These of course are only a few examples of the institutions and companies that are trying to make mass production of the material an affordable reality.
What is graphene used for?
The professors who first produced graphene eventually went on to earn a Nobel Prize for their work with the material, and a quick glance at the things it is capable of makes it easy to see why.
Graphene’s impressive characteristics includes being a better thermal conductivity than copper, impermeable to gases, 200 times stronger than steel — but six times lighter — and almost entirely transparent as it only absorbs 2 percent of light. Further, chemical components can be added to graphene's surface to enhance its properties.
The University of Manchester states that because of those properties, graphene is making inroads in many industries, such as transport, solar cells, medicine, electronics, energy, defense and desalination.
A specific example of how graphene may be used in the future came out of the battery space in 2015 — researchers have discovered that the pure carbon material may be able to double the lifespan of lithium-ion batteries, which have risen to the forefront in recent years.
On a smaller scale, Samsung (KRX:005930) has developed a graphene battery to power its phones. The company also made another scientific breakthrough called amorphous boron nitride, which is composed of a single layer of atoms that are liquid-like in their molecule structure. This 2D material may help produce graphene wafers.
Another potential application is in transparent conductive films. Additionally, Archer Materials (ASX:AXE,OTC Pink:ARRXF) is working to commercialize its graphene biosensor technology for use in the detection of diseases.
Meanwhile, First Graphene has had success in incorporating its PureGRAPH graphene powder into a range of materials, including polyurethane, thermoplastics and glass composites. In mid-2021, the company launched a new masterbatch product, PureGRAPH MB-LDPE, which is designed to be blended with a range of thermoplastic materials to enhance their mechanical and thermal properties.
There is also cutting-edge research underway to replace silicone with graphene in microchips to increase computational power while decreasing microchip size, which would be an important technological advancement.
What is the outlook for graphene?
Looking ahead in the space, IDTechEx Research projects that the industry will grow from less than US$100 million in 2020 to reach an impressive US$700 million by 2031.
“Since graphene is still largely an additive material, this means that we will find graphene, of different types, in numerous volume applications in the years to come,” explains the firm's report.
“This success, it is worth remembering, will not have come overnight but will have been the results of almost two decades of steadfast global research and commercialization efforts.”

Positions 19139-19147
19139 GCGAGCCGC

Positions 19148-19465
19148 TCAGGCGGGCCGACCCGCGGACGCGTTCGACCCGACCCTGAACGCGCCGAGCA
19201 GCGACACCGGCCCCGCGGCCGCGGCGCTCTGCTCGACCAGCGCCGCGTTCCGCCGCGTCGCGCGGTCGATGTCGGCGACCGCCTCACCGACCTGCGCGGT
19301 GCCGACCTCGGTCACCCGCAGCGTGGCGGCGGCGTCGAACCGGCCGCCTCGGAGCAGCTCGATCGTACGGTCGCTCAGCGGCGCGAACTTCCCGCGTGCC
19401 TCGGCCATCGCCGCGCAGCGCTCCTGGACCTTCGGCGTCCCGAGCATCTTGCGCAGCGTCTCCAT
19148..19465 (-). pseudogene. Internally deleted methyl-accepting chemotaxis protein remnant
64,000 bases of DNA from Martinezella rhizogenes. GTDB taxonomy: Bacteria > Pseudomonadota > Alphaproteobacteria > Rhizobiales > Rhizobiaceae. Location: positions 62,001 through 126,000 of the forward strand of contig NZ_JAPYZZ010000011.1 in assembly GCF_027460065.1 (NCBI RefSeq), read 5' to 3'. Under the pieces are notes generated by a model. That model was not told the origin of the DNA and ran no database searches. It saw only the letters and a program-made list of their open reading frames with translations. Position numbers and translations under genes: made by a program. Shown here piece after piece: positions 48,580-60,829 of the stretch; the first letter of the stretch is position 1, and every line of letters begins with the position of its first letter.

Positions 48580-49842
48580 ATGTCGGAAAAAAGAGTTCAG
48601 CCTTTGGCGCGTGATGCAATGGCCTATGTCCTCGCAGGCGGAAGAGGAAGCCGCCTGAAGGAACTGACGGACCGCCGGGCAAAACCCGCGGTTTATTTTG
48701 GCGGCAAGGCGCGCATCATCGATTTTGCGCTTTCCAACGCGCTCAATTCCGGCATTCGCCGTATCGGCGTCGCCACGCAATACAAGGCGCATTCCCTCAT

For its part, Grand View Research expects the graphene market to grow at a compound annual growth rate of 43.2 percent between 2021 and 2028 to reach US$1.6 billion. In its opinion, rising demand for graphene in the electric vehicle industry will be one of the sector’s driving forces.
Research and Markets is just as bullish, projecting that the market size for graphene will hit US$1.5 billion by 2025, growing at a compound annual growth rate of 19 percent from 2020. The firm believes that this increase will be due in large part to the material’s wide range of applications, including in the automotive and transportation, aerospace, electronics and construction industries.
The firm points to monolayer graphene as the fastest-growing type of graphene, with applications in quantum computing, pressure sensors, touch sensors, transistors, nanoelectromechanical systems, optoelectronics, aerospace components and electronic components, among others.
In terms of the fastest-growing applications for graphene, energy storage and harvesting reign supreme. “Graphene is used in energy generation and storage of capacitors, batteries, and also in grid applications for strong wind or solar power,” as per the report’s authors.
Finally, electronics represents the quickest-growing end-use industry for graphene — specifically the wearable technology segment, where graphene is used in “optical electronics to create flexible and wearable newspaper-like smartphones that can be worn on the wrist, tablet, and a rolled-up newspaper.”
This is an updated version of an article first published by the Investing News Network in 2015.
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Securities Disclosure: I, Melissa Pistilli, hold no direct investment interest in any company mentioned in this article.
Editorial Disclosure: HyrdoGraph Clean Power is a client of the Investing News Network. This article is not paid-for content.